A high-throughput pipeline for detecting locus-specific polymorphism in hexaploid wheat (Triticum aestivum L.).

Ma J, Stiller J, Zheng Z, Liu YX, Wei Y, Zheng YL, Liu C - Plant Methods (2015)

Examples of multiple alignments for two (a), three (b), and five (c) homoeologous sequences for identifying allele-specific sequences for marker development.
© Copyright Policy - OpenAccess
Related In: Results  -  Collection

License 1 - License 2
Show All Figures
getmorefigures.php?uid=PMC4524443&req=5

Fig1: Examples of multiple alignments for two (a), three (b), and five (c) homoeologous sequences for identifying allele-specific sequences for marker development.
Mentions: The percentages of query gene sequences which detected two or more orthologous sequences from chromosome shotgun sequences (CSSs) were about 90% from Brachypodium, 93% from Ae. tauschii and 95% from T. urartu (Table 1). Examples of these stringent alignments containing two orthologous sequences (e.g. Bradi2g16370.1), three homoelogous sequences (e.g. Bradi2g33190.1), and more than four homoeologous sequences (e.g. Bradi2g14840.1) are shown in Fig. 1. Each of the alignments with the suffix ‘.htm’ is easily readable by any web browser. The alignments generated and described in ‘Methods’ can be directly used to check possible allele-specific loci for isolating genes in hexaploid wheat.Table 1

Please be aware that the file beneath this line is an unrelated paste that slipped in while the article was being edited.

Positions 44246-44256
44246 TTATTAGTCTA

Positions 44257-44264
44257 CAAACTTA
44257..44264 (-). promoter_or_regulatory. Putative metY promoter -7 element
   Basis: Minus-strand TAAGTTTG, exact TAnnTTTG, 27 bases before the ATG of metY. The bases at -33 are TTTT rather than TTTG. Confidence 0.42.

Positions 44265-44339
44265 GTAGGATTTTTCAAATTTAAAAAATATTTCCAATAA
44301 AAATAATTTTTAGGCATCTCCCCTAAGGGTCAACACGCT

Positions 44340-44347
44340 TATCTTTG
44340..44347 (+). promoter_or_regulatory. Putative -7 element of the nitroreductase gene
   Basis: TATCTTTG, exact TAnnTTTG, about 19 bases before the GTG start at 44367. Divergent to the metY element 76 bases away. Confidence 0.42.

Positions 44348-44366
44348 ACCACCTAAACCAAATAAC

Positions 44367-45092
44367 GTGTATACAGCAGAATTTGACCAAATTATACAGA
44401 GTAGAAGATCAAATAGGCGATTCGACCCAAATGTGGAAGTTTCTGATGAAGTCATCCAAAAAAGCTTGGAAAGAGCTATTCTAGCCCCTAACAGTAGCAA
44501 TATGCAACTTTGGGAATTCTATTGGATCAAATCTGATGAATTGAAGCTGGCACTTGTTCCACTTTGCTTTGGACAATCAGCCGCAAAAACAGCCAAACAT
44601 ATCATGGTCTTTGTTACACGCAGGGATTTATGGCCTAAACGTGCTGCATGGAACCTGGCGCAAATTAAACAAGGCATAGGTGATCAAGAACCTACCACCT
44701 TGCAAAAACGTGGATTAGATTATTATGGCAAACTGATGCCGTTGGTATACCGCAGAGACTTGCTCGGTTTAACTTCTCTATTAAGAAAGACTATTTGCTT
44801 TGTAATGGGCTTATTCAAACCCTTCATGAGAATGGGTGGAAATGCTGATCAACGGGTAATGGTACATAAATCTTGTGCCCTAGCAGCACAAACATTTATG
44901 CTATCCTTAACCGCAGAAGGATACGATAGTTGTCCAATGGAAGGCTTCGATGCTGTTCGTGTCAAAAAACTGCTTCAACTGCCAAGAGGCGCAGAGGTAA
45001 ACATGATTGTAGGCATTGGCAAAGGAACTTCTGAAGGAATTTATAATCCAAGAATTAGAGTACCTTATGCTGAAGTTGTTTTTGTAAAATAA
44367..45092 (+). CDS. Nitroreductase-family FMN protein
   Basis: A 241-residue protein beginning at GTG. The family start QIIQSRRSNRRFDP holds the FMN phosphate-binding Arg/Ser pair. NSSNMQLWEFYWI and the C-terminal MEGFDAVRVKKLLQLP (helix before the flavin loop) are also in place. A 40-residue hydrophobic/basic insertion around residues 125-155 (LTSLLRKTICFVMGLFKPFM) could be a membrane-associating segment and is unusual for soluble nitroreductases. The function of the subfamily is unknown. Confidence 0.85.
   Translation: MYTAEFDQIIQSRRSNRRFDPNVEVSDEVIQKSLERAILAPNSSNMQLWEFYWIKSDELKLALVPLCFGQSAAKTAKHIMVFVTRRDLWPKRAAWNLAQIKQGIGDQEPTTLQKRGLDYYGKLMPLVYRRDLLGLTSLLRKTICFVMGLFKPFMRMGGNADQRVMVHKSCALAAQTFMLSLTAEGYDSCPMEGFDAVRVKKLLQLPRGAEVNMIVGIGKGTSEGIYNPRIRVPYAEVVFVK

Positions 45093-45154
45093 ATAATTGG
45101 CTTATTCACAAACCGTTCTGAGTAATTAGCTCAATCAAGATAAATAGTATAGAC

Bottom Line: This pipeline was successfully employed in retrieving and aligning homoeologous sequences and 83% of the primers designed based on the pipeline successfully amplified fragments from the targeted subgenomes.In addition to generating locus-specific markers, the pipeline was also used in our laboratory to identify differentially expressed genes among the three subgenomes of bread wheat.Importantly, the pipeline is not only valuable for research in wheat but should also be applicable to other allopolyploid species.

View Article: PubMed Central - PubMed

Affiliation: Triticeae Research Institute, Sichuan Agricultural University, Wenjiang, Chengdu, 611130 China ; CSIRO Agriculture Flagship, 306 Carmody Road, St Lucia, QLD 4067 Australia.

ABSTRACT

Background: Bread wheat (Triticum aestivum L., 2n = 6x = 42) is an allohexaploid with a huge genome. Due to the presence of extensive homoeologs and paralogs, generating locus-specific sequences can be challenging, especially when a large number of sequences are required. Traditional methods of generating locus-specific sequences are rather strenuous and time-consuming if large numbers of sequences are to be handled.

Results: To improve the efficiency of isolating sequences for targeted loci, a time-saving and high-throughput pipeline integrating orthologous sequence alignment, genomic sequence retrieving, and multiple sequence alignment was developed. This pipeline was successfully employed in retrieving and aligning homoeologous sequences and 83% of the primers designed based on the pipeline successfully amplified fragments from the targeted subgenomes.

Conclusions: The high-throughput pipeline developed in this study makes it feasible to efficiently identify locus-specific sequences for large numbers of sequences. It could find applications in all research projects where locus-specific sequences are required. In addition to generating locus-specific markers, the pipeline was also used in our laboratory to identify differentially expressed genes among the three subgenomes of bread wheat. Importantly, the pipeline is not only valuable for research in wheat but should also be applicable to other allopolyploid species.

No MeSH data available.